Football's Still Doing The Touchdown Dance All Over Baseball's Home Plate

Football's Still Doing The Touchdown Dance All Over Baseball's Home Plate

The FINANCIAL -- NEW YORK , N.Y. -- With "The Big Game" just around the corner, football fans may be starting to wonder whether or not their beloved game is still America's Favorite Sport. Back in 1985, there was only a one-point difference between the percentage of American adults who followed at least one sport and considered pro football (24%) or baseball (23%) to be their favorite. At present, "America's pastime" remains in the past, as pro football is still America's Favorite Sport - now by a 16-point margin over baseball. Pro football is the top pick among 32% of sports fans, while baseball only garners "favorite" status among half as many Americans (16%). However, baseball enthusiasts can feel good that their sport of choice has managed a two percent point increase from last year's 14%, while football saw a three-point decrease from 2013's 35% - meaning the gap between the two narrowed by five points year-over-year, according to Harris Interactive Inc.

As if only to reaffirm the sport's widespread appeal, men's college football comes in as America's third favorite sport, with 10% of adults supporting its claim, though, like its professional counterpart, this sport has also seen a narrow decrease from last year's 11%. The next two top sports have maintained their same fan percentages, with auto racing at 7% and men's pro basketball, part of a three-way tie at 6%. Tied with basketball at 6% and up from only 2% last year, the most noteworthy increase across the board, men's soccer has made the list of America's top five favorite sports. The final member of the 6% three-way-tie for America's fifth favorite sport is ice hockey, most beloved by one percent more of the population compared with last year (5%).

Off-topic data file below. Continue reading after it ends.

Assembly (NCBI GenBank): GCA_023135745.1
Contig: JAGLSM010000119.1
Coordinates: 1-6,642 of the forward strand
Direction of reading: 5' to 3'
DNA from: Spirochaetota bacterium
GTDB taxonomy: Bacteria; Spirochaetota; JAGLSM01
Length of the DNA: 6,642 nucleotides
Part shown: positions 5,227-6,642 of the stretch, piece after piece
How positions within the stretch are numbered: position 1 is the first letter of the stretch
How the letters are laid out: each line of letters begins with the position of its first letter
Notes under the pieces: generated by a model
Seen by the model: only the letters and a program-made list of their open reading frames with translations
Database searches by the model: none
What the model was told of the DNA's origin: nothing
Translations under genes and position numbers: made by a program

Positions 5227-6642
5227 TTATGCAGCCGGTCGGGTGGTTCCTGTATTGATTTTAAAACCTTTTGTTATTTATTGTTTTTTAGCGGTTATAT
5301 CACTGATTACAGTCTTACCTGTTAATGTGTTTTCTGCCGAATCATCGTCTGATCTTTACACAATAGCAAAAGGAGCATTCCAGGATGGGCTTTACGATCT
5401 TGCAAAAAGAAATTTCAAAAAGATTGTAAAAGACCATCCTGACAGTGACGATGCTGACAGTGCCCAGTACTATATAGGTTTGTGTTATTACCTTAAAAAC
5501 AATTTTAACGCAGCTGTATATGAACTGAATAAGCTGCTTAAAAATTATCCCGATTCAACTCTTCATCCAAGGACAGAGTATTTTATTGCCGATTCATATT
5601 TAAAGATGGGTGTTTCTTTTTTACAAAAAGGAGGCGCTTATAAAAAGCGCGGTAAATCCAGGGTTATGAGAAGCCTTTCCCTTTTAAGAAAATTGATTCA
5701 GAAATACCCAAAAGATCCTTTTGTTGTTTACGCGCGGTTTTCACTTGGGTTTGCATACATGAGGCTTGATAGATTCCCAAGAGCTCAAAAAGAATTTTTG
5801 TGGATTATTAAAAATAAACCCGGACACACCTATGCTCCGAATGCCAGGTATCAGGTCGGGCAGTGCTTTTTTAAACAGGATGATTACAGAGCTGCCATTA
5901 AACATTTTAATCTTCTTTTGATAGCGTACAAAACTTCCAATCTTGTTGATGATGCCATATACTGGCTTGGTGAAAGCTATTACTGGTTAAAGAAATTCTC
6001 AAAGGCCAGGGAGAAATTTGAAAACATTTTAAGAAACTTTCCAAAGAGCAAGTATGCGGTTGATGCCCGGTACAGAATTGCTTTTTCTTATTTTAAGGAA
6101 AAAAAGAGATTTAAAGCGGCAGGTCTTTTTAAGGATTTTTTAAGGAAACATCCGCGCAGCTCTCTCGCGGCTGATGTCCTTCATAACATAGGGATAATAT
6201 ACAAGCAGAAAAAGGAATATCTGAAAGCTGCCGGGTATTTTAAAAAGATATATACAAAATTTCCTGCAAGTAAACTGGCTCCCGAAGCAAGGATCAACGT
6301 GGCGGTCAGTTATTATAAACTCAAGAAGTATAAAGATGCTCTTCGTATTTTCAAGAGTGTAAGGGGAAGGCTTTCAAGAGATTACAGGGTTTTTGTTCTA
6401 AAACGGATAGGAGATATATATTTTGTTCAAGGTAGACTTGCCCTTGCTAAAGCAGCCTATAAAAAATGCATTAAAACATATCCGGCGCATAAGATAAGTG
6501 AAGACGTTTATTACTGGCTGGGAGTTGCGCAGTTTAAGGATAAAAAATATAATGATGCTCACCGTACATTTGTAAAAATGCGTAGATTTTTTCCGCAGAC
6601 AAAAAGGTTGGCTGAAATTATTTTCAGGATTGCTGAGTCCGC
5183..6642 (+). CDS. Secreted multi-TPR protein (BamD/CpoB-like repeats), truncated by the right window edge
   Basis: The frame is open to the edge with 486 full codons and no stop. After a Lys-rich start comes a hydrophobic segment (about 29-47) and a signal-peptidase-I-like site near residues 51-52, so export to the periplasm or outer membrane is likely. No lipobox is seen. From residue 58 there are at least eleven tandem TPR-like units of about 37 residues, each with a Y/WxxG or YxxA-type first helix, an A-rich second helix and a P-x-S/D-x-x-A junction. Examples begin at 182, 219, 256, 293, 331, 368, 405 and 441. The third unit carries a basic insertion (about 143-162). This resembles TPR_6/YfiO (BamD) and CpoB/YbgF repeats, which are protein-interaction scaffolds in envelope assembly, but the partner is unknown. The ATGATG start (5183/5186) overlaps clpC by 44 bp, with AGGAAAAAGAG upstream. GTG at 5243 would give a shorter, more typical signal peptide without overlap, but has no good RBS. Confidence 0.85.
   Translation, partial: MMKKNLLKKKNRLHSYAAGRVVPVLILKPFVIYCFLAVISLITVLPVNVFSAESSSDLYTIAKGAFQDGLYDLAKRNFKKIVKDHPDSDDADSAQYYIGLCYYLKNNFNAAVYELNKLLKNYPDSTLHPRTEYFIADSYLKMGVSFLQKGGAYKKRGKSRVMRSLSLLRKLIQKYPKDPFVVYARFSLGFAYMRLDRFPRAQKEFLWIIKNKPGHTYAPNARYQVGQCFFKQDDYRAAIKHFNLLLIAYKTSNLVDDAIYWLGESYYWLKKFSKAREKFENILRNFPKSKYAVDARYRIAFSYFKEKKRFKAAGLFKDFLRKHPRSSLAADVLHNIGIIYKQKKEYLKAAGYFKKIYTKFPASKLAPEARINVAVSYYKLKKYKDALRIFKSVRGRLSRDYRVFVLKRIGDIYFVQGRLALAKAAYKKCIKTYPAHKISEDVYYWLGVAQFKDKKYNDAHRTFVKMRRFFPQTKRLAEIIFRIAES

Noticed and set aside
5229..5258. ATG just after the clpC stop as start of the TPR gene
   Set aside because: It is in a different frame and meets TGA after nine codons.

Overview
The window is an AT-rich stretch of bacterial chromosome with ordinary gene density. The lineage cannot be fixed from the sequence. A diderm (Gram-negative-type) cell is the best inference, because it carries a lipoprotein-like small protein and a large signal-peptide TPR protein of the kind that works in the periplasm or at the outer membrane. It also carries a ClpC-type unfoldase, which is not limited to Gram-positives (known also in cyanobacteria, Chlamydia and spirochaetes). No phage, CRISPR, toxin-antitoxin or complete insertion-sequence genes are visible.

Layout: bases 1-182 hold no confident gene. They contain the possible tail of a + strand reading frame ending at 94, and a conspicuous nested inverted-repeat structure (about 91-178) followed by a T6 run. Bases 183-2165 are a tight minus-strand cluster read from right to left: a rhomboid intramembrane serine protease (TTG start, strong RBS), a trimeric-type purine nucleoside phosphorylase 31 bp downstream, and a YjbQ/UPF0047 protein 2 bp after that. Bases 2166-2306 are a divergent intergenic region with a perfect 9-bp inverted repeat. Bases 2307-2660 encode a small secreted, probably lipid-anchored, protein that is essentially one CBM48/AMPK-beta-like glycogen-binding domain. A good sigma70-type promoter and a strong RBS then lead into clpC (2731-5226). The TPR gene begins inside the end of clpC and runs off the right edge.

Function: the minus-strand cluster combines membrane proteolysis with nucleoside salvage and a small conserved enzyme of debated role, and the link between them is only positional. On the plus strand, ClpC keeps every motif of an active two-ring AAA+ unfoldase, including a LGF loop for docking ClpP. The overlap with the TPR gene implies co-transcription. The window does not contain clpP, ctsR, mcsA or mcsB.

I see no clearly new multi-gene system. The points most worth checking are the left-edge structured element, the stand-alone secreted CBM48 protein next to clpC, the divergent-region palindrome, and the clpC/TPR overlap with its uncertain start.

Who, what, & where are the real fans?

Though the total percentage of sports fans considering pro football to be their favorite is 32%, some demographics are more attached to the game than others are. Generation X (43%), Easterners (37%), and moderates (35%) are the demographics most likely to consider pro football to be their favorite sport. Meanwhile, the lowest numbers can be found among Millennials (25%), adults who have completed post-graduate degrees (25%), and liberals (26%).

As for those who believe home runs are number one, the largest percentages can also be found among Easterners (23%), Liberals (22%) and Baby-Boomers (20%). Meanwhile, those who consider baseball their favorite sport are less abundant amidst Midwesterners (12%), Millennials (12%), and adults with children in their households (10%).

While Easterners were among the most likely to be top fans of pro football and post-grads were some of the least likely, the roles are reversed when it comes to college football. Post-grads (22%), Southerners (16%), and conservatives (16%) contain the highest percentages of adults who consider college football to be their favorite sport. On the other hand, Easterners (3%), adults living in an urban area (6%), and adults with household incomes under $35,000 (6%) are least likely favor college football in this way.